Fuscous – dark and sombre in colour; of brownish-gray; dusky.
British actor and film director Richard Attenborough has died.
Oscar-winning British film director Richard Attenborough has died at the age of 90, his son has said.
Lord Attenborough was one of Britain’s leading actors, before becoming a highly successful director.
In a career that spanned six decades, he appeared in films including Brighton Rock, World War Two prisoner of war thriller The Great Escape and later in dinosaur blockbuster Jurassic Park.
As a director he was perhaps best known for Gandhi, which won him two Oscars. . . .
Key skill is the attitude – Bryan Gibson:
I had the chance last week to spend an afternoon at the Taratahi Agricultural Training Centre in Masterton during a visit by Prime Minister John Key.
He spent more than an hour talking to staff and students and saw them at work milking, measuring pasture, washing down quad bikes and fencing. . .
Stint as ocean-going shepherd an eye-opener – Sally Rae:
When Fred Ellis boarded a ship at Port Chalmers in 1957 in charge of a consignment of stud sheep bound for Brazil, he was ”dead scared”.
His only previous sea experience was crossing Cook Strait on the Wellington-Lyttelton ferry in his school holidays.
Now in his 80s and retired in Inglewood, Taranaki, Mr Ellis contacted the Otago Daily Times after watching a recent Country Calendar episode which featured Central Otago.
It reminded him of his own exploits 57 years ago and he wondered where the sheep came from and how many subsequent exports of sheep to South America there had been. . . .
They don’t come here for fun – Alan Williams:
New Zealanders need to respect the reasons for migrant workers coming to this country to work, Waimate resource centre manager Steve Napper says.
Most of those he speaks to haven’t come just for the Kiwi way of life.
“They come from areas of the world with much greater deprivation than we experience and so come to earn a decent wage so they can support their families back home,” he said.
“That they come here to support their families instead of living large is to be admired.” . . .
Couple thrilled with move north – Sally Rae:
Dairying is likely be a regular topic of discussion in the Duffy household.
Husband and wife Mark and Sue Duffy work for artificial breeding company CRV Ambreed, which has a core business of dairy semen production and sales.
Mr Duffy is sales and services manager for the South Island, managing about 20 full-time staff, while Mrs Duffy is the regional sales and services manager, covering the area from Rakaia to Invercargill. . .
Alpaca breeders forming owners’ group – Sally Rae:
Interested in alpacas?
Southern alpaca breeders Brenda and Stewart McLean, of Windermere Alpacas, and Gordon Baird, of Waiwera Alpacas, have formed an Otago-Southland alpaca owners’ group.
The aim of the new group was to share information and help new and interested alpaca owners, following an increasing number of inquiries to breeders about basic alpaca care, from health and welfare through to feeding and shearing.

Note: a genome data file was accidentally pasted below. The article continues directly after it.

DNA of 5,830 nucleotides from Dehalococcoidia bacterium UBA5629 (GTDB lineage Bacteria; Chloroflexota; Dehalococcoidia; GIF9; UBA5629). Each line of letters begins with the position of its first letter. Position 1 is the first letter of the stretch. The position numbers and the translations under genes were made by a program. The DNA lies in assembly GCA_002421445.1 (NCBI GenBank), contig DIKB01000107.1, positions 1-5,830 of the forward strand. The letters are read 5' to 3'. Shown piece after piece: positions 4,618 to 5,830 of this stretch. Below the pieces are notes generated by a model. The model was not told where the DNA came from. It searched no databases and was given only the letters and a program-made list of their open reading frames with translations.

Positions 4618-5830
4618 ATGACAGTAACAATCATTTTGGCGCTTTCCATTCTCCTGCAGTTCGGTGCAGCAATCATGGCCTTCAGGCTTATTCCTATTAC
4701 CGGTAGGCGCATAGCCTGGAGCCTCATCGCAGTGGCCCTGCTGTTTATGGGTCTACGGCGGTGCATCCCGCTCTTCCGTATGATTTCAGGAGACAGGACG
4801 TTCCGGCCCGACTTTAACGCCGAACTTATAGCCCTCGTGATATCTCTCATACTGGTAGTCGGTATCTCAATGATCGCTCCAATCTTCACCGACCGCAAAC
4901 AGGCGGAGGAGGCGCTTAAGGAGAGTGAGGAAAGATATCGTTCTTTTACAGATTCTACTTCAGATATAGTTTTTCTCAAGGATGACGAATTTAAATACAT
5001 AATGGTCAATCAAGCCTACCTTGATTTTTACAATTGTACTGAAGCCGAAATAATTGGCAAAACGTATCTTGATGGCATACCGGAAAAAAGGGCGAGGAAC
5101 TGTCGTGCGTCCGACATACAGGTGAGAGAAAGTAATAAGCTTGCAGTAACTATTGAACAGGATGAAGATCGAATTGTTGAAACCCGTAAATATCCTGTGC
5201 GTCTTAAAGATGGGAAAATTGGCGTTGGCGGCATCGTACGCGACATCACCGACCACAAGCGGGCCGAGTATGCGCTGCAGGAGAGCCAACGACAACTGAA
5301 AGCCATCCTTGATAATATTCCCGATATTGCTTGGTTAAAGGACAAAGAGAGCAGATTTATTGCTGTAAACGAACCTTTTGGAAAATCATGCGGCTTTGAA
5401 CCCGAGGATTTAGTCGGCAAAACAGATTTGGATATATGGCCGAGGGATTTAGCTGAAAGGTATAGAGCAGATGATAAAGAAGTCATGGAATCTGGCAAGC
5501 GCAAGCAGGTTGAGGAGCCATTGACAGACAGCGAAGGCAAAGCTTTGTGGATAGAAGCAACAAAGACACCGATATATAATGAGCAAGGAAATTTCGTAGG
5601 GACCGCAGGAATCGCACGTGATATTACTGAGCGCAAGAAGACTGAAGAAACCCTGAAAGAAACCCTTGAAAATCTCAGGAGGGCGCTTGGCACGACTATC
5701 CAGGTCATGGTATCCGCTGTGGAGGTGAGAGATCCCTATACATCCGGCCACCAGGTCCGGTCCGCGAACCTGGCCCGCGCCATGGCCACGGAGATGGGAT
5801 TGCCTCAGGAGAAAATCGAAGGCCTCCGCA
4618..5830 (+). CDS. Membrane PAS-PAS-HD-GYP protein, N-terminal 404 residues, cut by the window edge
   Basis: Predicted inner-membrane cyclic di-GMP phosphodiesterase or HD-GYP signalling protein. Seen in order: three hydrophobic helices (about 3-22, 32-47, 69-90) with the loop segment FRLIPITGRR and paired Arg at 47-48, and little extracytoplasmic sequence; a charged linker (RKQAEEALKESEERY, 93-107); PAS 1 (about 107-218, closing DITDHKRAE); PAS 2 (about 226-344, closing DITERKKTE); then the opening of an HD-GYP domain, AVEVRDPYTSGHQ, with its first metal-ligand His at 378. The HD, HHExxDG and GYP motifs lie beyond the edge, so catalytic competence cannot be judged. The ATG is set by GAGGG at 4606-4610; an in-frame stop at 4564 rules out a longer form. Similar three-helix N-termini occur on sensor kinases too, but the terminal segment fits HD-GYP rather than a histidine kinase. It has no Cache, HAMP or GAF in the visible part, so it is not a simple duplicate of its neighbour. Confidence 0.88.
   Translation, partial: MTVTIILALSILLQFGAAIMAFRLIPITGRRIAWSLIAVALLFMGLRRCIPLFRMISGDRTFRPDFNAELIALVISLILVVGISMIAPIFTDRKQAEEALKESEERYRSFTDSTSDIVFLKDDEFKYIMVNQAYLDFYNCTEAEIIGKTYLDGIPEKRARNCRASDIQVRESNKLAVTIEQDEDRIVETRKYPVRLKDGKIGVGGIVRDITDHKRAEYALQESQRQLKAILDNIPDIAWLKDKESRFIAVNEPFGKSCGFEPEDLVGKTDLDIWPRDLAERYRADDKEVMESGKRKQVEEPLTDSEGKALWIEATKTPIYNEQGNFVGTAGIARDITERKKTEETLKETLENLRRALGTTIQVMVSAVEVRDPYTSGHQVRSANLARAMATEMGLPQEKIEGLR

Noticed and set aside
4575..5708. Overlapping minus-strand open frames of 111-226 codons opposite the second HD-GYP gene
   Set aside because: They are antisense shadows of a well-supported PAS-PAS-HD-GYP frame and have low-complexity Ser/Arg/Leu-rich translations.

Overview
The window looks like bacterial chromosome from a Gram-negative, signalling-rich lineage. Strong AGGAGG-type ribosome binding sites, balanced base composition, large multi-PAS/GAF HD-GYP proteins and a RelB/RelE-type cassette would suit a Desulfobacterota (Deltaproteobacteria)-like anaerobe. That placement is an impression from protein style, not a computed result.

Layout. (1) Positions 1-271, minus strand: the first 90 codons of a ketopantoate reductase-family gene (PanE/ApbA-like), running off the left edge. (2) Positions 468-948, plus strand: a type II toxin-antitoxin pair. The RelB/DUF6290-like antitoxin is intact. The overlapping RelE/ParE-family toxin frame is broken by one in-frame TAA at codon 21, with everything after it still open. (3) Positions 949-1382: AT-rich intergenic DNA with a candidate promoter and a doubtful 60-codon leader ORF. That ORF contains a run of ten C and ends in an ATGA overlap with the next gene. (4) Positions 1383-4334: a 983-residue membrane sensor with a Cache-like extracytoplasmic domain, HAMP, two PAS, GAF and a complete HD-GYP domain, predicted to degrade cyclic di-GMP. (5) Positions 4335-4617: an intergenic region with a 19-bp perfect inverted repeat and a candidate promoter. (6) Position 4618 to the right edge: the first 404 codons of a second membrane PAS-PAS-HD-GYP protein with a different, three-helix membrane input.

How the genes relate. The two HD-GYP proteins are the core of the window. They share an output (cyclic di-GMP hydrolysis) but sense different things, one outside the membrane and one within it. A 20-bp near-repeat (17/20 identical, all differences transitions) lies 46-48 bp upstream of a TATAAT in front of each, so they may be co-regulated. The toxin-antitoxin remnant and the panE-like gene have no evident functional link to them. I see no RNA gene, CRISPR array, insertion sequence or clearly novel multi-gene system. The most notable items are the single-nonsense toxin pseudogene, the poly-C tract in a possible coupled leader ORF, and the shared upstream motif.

Mr Baird, from Waiwera South, in South Otago, first became interested in alpacas in the mid-1990s. . .
Future wine industry growth will largely come from increased value, rather than from planting more vineyards, New Zealand Winegrowers chair Steve Green says.
The industry exports more than $1 billion worth of product and has set a target of nearly doubling that within two years.
It has confirmed a record grape harvest this year of 445,000 tonnes, up about 60,000 tonnes on last year. . .
What is your life’s calling?
You have a fascinating mind. You’re very self-aware, wickedly smart (no doubt), sometimes a bit shy, and you tend to enjoy indoor hobbies just as much, if not more, than outdoor ones. You may not open up easily, but once you do, no one can compete with you. Your brilliance seems to increase by the day!
I think someone else must have answered most of these questions for me to come up with this answer.
(In case you’re wondering that’s First Church, not Forsyth Barr Stadium, though there are some who regard sport, and rugby in particular, as a religion).
Teacher unions try to tell us that all teachers are equal, this survey gives the lie to that:
Two thirds of people remember a teacher who had a significant positive impact on their life, according to a survey.
And nearly everyone believes a good teacher can change the course of a student’s life, the survey commissioned by Warehouse Stationery found.
About 87 percent of respondents felt teachers had a “really hard job”, while eight out of ten said teachers were undervalued. . .
Good teachers can and do change their pupils’ lives for the better, teaching is a very difficult job and teachers are undervalued.
Schools can’t do much to change home environments but good teachers can do a lot for even the most disadvantaged children.
Not all teachers are good. Most could be with the right help and that is why putting resources into helping teachers be better is one of the best uses for extra funding in education.